Forgeron takes IBC forward: Caps, climate and communication a priority

Shortly after his appointment Don Forgeron set the tone for the next year at the Insurance Bureau of Canada’s annual general meeting, held on April 28, 2009.

Forgeron, who was recently appointed president and CEO of IBC, used the opportunity to reinforce the association’s position on auto insurance, national and provincial regulation, the resiliency of Canada’s P&C industry, and IBC’s commitment to climate change adaptation.

“This toxic combination of financial circumstances could present IBC with an ideal opportunity to remind decision-makers that while Canada’s P&C insurance industry is resilient, it is not invincible, and that our members need smarter—not necessarily more—regulation if they are going to compete and thrive under adverse circumstances.”

Auto insurance challenges

Forgeron spoke to IBC’s members about recent court challenges in a few Canadian provinces against minor injury regulation (MIR) caps. He reinforced IBC’s commitment to communicating and reinforcing the need for a sustainable auto insurance product in every province.

“We all know that Canada’s auto insurance industry is one of the most highly regulated industries in the world,” said Forgeron. “Add to this the fact that Canada’s auto insurers are currently facing four minor injury cap challenges and one major auto insurance review, and it becomes clear that the stakes are quite high.”

The new president, appointed only a week before the AGM, reiterated that IBC would continue to advocate for cost-saving reforms in Ontario, resume talks on risk-based regulation in Alberta—where a court ruling struck down the cap on soft tissue injuries last year—and vigilantly watch and lobby policy-makers in Nova Scotia and New Brunswick, where constitutional court challenges against the provinces MIRs are in various stages of discovery.

Priority for 09: Climate change adaptation

The new president was also excited to talk about the association’s commitment to climate change, which is now a priority issue for IBC.

“We plan to create a dialogue on the urgent need to adapt to the effects of climate change in Canada,” said Forgeron. “To support our industry’s leadership position on this critical issue, IBC recently established a new Adaptation to Climate Change Coalition. [In a short time] 90% of IBC’s membership joined the coalition, with non-members also signing on their support.”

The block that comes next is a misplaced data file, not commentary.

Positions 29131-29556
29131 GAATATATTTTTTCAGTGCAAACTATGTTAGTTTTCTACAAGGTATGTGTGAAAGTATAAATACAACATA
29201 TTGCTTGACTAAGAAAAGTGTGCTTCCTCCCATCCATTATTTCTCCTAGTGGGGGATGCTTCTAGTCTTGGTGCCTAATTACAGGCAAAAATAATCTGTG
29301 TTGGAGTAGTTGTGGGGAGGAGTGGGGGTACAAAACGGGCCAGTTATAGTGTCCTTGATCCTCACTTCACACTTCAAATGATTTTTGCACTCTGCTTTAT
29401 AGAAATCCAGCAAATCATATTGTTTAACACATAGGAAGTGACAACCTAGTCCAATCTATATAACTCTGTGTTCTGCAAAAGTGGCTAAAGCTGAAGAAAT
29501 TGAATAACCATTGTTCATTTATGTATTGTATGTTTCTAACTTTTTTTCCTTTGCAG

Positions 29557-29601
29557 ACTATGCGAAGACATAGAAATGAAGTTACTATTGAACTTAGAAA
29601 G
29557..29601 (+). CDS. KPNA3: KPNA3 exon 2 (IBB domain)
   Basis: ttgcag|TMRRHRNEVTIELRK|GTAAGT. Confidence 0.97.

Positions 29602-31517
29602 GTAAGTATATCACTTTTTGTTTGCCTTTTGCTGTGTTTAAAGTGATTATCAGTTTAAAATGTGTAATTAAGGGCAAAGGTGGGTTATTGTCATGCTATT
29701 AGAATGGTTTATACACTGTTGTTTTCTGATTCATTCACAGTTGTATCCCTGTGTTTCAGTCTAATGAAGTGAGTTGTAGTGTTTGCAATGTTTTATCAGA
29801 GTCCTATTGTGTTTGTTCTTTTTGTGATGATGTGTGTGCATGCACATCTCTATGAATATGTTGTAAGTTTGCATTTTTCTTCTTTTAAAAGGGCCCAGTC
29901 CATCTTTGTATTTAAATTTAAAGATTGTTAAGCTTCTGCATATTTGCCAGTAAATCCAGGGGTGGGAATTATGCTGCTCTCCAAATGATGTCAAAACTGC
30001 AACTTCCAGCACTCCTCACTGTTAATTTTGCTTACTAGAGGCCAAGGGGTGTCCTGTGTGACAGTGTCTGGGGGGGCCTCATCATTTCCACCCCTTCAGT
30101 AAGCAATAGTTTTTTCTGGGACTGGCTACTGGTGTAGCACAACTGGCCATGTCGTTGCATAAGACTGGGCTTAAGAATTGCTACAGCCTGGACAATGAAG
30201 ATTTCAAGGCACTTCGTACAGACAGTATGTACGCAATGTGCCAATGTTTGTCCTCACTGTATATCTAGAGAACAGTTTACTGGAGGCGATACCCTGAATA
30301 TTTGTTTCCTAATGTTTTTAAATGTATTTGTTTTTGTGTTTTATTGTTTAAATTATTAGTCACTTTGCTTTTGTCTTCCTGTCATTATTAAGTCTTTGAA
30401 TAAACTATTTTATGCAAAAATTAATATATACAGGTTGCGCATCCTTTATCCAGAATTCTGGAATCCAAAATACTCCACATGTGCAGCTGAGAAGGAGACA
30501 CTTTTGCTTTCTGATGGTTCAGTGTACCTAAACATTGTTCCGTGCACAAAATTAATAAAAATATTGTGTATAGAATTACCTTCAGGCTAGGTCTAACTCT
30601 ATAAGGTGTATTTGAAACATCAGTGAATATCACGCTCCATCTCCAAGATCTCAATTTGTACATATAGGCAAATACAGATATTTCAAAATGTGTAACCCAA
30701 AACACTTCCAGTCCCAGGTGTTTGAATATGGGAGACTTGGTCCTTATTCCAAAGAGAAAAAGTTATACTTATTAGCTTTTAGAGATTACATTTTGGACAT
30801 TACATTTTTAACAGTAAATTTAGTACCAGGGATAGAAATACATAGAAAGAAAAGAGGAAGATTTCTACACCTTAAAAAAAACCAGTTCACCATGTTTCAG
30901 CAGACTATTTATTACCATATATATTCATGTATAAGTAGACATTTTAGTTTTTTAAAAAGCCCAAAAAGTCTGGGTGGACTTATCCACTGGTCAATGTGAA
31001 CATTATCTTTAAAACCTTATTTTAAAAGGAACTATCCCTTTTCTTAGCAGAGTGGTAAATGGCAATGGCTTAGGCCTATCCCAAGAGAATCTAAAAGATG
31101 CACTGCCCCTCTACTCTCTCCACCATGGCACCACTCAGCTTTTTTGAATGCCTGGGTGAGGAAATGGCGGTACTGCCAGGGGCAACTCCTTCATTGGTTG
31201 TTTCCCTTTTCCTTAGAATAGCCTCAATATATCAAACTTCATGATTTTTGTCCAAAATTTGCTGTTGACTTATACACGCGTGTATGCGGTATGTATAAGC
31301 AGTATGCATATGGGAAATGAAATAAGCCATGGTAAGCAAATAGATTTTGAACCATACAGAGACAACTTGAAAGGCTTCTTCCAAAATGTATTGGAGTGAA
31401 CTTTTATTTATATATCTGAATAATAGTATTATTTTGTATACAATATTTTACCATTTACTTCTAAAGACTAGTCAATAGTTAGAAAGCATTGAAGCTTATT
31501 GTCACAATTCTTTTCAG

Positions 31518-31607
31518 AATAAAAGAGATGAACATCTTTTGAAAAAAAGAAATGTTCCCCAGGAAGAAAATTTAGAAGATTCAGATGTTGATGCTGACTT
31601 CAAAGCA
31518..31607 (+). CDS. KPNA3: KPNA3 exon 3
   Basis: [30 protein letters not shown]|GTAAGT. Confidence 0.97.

Forgeron’s comments were reinforced by Rowan Saunders, chair of the IBC board, who used the event to list and reinforce the achievements of the organization over the last 12 months.

Successes over last 12 months

“I can say with confidence that IBC’s forceful call for urgent and meaningful change has succeeded in raising awareness, among politicians and regulators alike, that very serious problems are plaguing the auto insurance system in Ontario,” said Saunders.

Saunders continued by saying that the IBC also initiated and supported a distracted driving campaign—which helped a legislative bill pass in mid-April that prohibits the use of handheld devices while driving—a campaign that promoted the green transportation act, and comprehensive auto theft legislation that, if passed, would give courts, law enforcement officers and Canada Border Service Agencies better tools to attack this national problem.

Forgeron concluded the event by saying that in 2009, with the launch of IBC’s new logo, we will “see a bolder and stronger look for the organization. It will symbolize how well positioned IBC is for the challenges of the future—and the vigour and vision with which we will embrace the tasks ahead.”

Originally published in Canadian Insurance Business Magazine in April 2009

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